By Heikki Almay, Co-Founder, Poutanet
Current mobile networks are awfully centralised. This is a big handicap for many non-public network use cases – and potentially also a blocker for many exciting public network scenarios. Especially when 5G or 6G is to be used for replacing a high-speed Ethernet connection, the current networks pack your traffic into a GTP tunnel and carry it to a core element – which might be located nearby but more often is not.
I do not want the sensor data from the factory line to go to the company IT cloud but to the control unit at the other end of the hall. Nor do I want the 6G VR LAN party, where you have friends with subscriptions from different service providers, to have all the game data sent back and forth between different distant clouds. I want the data to be switched locally as quickly as possible. That is the whole point to achieving low latency. There simply is no way to build a radio interface that would compensate for the delay caused by 100km of fibre as well as a few active elements along the way.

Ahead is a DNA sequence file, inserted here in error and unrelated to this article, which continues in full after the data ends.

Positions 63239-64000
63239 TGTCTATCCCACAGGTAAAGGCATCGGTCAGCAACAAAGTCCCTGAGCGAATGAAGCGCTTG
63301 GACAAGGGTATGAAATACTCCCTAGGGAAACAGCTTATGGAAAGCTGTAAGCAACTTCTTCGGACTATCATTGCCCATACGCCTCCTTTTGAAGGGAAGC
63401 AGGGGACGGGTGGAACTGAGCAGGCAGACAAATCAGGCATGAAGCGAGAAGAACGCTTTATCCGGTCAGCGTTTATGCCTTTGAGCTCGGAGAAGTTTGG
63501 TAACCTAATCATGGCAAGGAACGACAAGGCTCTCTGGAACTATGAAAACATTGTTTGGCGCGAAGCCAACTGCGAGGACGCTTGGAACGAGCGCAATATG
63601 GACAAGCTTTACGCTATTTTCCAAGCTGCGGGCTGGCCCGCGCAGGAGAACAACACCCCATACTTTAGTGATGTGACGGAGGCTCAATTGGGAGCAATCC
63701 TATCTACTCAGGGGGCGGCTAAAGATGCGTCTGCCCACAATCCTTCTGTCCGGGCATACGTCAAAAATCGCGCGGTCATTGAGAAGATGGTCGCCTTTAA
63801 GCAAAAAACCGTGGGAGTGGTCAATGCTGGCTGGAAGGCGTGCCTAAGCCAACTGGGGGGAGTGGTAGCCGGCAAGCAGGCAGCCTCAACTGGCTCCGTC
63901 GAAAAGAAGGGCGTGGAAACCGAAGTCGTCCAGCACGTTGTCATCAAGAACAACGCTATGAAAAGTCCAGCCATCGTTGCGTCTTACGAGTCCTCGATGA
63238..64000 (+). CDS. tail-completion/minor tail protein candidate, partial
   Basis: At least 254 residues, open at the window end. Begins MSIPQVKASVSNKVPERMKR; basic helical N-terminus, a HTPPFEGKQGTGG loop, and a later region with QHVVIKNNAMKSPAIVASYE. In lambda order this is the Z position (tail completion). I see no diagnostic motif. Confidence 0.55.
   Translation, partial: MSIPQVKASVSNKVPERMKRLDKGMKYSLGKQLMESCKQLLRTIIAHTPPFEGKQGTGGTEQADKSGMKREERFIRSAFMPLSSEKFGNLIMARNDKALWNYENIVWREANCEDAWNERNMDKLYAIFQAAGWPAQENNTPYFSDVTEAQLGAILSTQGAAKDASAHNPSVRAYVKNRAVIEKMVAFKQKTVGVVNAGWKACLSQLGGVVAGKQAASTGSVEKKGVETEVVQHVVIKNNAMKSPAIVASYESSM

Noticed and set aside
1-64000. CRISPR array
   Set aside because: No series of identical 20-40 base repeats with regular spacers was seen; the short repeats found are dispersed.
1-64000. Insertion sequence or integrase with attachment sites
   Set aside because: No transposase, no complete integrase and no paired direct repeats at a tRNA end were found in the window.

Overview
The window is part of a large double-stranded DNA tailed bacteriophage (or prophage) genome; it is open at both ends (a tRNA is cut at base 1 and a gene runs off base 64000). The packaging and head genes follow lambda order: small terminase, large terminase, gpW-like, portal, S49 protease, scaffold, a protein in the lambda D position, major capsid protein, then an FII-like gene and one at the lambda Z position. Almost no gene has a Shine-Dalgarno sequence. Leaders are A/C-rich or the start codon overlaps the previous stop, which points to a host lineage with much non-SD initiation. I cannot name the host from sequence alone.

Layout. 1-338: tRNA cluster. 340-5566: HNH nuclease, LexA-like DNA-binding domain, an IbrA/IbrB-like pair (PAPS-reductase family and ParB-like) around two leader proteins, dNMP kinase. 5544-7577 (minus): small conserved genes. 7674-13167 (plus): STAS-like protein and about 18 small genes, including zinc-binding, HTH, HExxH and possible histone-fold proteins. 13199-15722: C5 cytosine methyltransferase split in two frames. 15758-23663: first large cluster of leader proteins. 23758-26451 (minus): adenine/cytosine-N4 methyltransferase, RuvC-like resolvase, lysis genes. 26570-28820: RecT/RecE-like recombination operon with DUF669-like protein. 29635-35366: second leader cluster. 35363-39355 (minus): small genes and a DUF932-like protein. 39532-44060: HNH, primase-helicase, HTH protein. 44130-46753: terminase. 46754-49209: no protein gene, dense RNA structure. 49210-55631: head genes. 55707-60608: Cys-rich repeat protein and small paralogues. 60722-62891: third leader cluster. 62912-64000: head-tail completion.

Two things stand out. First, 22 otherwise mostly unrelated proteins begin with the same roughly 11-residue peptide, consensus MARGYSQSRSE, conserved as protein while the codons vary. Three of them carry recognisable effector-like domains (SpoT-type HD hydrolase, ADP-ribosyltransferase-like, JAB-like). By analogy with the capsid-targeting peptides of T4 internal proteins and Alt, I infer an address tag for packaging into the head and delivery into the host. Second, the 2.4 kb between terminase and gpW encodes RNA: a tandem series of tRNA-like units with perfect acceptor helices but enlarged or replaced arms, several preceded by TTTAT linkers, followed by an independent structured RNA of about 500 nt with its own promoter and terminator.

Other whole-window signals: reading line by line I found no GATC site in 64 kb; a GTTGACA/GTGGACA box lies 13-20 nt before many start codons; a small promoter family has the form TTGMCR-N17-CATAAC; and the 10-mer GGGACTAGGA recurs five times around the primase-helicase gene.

Reliability is another topic. There are many more opportunities for things to go wrong if you carry traffic across networks when compared to offering the service locally. Adding redundancy and fast failovers is easier said than done. 5G was supposed to provide ultra-reliable low latency communication, but if you were waiting for URLLC to fix your networking problems when 5G was hyped five years ago you may have given up by now.
There are a number of additional arguments for allowing user traffic to leave the base station directly and why the core should be made optional. Some of these are discussed in my earlier Market Needs of the 2030s article. Here the focus is on rearchitecting the traditional mobile network architecture to support decentralised operation and to point out a few approaches that seem to work.
Symmetric authentication is legacy
In 2022 the Roam Networks Web3 project showed a demo where a previously unknown user connected to an LTE network. The attach succeeded and the user was able to purchase a data subscription using tokens in his crypto wallet. The latter part is on YouTube. This was just to demonstrate that in mobile networks there is a genuine option for the user to interact with a smart contract for buying a service and for the user identity to be bound to an app instead of the SIM card. This includes the authentication key, the nasty secret shared between the SIM and the central database of the mobile service provider.